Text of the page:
The Summer Of the Lions
by Ishafel

You sit in the breakfast room of D.H.'s house in the Hamptons, drinking orange juice and reading the Wall Street Journal, and D.H. edges uncomfortably close to you and reads over your shoulder, and you wonder where Igby is and what he's doing. It's raining, cold and dreary, despite the fact that it's July. Igby would hate it but it's never bothered you; it's only rain. It's kind of peaceful, actually, and peace is something you learn to value when you grow up in a war zone. The rain doesn't bother D.H., either, but that might be because D.H. isn't human.

You stand up to go and D.H. tells you to wait. What are your plans for the day? The two of you never do anything together. He wants you to go sailing with him, or play polo, or go to a party with him and hold his drink for him while he screws some underage girl against a wall. He's big on extreme sports, D.H. It must be where Igby gets it from, this urge to live on the edge. The problem is, what D.H. wants today is you.

He says you've been leading him on. You don't argue with him. You never argue. You don't even struggle when he pushes you back against the wall. You let him put his tongue in your mouth, and you hope he'll promote you. He might; he's done this before, he has a reputation for it. He says you're smart, so smart. He has no idea. He says he's wanted to do this for forever, and you wonder how stupid he thinks you are. For D.H. to think is to act.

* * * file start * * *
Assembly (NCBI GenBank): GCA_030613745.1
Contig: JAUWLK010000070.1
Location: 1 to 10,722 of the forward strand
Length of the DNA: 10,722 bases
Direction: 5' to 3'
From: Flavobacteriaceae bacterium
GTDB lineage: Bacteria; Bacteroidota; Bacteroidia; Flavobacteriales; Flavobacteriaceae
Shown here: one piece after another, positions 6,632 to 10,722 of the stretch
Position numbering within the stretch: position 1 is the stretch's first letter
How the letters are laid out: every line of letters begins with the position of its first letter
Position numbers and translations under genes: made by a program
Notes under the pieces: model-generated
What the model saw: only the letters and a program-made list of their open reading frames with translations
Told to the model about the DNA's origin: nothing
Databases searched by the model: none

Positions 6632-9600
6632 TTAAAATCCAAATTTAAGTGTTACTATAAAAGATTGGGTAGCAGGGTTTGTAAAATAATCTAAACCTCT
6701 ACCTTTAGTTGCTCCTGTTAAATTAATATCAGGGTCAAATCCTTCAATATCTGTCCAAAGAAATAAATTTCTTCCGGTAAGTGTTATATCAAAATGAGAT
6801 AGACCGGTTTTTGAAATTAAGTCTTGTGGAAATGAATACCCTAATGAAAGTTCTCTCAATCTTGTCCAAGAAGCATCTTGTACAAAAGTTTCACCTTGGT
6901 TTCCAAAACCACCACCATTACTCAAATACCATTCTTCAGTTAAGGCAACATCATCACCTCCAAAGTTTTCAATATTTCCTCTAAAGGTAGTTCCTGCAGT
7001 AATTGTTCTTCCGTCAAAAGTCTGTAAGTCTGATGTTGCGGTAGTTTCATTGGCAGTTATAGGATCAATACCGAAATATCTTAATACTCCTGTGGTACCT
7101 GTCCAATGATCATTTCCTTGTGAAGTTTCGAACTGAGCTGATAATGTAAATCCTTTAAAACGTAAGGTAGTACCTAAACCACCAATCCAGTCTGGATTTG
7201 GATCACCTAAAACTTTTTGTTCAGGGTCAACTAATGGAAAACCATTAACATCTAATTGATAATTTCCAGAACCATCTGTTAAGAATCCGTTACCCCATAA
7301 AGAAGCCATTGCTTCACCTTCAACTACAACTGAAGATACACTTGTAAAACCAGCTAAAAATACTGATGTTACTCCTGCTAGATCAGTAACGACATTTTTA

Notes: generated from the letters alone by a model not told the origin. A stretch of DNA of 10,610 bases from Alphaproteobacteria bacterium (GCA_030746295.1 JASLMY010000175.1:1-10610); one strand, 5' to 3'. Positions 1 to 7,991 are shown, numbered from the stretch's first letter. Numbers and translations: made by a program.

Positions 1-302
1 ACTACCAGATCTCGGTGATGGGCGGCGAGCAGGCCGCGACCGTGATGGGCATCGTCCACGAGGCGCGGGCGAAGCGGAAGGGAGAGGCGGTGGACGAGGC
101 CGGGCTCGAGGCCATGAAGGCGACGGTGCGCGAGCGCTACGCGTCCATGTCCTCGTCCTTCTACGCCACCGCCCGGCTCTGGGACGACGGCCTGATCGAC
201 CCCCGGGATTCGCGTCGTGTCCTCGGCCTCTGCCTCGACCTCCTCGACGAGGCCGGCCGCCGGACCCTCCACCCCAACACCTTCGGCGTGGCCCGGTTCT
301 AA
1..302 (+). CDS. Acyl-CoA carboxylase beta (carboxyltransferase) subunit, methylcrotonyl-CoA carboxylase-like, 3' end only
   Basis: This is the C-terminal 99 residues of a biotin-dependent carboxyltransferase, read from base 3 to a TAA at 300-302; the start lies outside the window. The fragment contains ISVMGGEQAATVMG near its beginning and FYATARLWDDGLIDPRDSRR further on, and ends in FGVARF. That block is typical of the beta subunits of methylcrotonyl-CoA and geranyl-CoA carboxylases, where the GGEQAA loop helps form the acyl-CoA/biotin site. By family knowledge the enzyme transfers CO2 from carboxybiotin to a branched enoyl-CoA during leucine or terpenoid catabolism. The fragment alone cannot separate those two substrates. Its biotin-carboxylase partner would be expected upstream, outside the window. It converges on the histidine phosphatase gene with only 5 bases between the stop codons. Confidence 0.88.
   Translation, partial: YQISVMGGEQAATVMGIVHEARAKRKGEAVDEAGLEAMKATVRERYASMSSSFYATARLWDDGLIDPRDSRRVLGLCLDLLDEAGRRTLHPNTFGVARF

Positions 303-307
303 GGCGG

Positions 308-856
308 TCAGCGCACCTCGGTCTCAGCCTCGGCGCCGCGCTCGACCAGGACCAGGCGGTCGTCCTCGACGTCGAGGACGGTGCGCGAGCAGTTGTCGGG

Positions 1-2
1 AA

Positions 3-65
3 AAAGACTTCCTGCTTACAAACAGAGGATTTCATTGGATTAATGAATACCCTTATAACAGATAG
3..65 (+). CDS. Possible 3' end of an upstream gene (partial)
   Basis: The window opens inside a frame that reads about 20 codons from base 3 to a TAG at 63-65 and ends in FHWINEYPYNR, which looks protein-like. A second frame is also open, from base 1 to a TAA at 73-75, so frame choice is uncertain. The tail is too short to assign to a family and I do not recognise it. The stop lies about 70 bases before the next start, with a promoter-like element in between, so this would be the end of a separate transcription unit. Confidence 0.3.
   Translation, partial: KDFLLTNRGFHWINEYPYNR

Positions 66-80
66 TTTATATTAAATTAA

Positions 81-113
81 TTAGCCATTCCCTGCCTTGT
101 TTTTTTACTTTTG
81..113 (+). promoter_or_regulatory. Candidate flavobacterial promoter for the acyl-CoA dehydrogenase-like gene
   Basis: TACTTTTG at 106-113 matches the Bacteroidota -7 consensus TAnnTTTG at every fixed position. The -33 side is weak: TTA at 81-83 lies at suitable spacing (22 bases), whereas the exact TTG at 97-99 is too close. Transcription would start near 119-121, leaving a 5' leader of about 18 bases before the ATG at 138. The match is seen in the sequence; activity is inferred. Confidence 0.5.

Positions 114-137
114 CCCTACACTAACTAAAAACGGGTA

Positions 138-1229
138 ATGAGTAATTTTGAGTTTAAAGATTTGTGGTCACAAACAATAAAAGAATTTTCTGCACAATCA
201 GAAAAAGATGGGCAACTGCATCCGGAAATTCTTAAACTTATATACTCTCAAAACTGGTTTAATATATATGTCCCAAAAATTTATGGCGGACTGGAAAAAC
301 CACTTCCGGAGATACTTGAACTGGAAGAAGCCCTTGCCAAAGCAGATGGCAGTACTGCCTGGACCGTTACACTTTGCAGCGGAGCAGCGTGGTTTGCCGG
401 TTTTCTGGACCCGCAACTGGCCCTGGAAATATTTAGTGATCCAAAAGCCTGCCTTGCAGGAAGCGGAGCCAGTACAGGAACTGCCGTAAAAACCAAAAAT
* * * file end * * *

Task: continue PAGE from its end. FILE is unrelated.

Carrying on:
He unbuckles your belt, struggles with the zipper on your jeans, and this is when you realize you don't want to do this. D.H. doesn't stop, he doesn't act like he heard you say no. You think about your classes for fall semester: Macro, Business Ethics, Computer Systems Management. After awhile you don't even notice what D.H. is doing. You know exactly where you're going, exactly how you'll get there. This is just a temporary aberration. You wonder if he'll tip you when he's finished, and what the going rate is.

It's clear that D.H. expected you to fight it, and that he's disappointed that you aren't. He finishes quickly and wipes up the mess with a linen napkin. You don't watch, and you don't think about how he'll explain the semen stains to the maid. D.H. never explains anything. You're grateful that it's over; ready for the cold salt of the ocean, glad that he doesn't seem to expect you to talk.

You turn to go and as you're leaving it occurs to you that he might have done this to Igby. You know that if he did you'll kill him, so you don't ask. The next day D.H. gives you the keys to a new BMW convertible. He doesn't tell you why and you don't ask. It doesn't matter.


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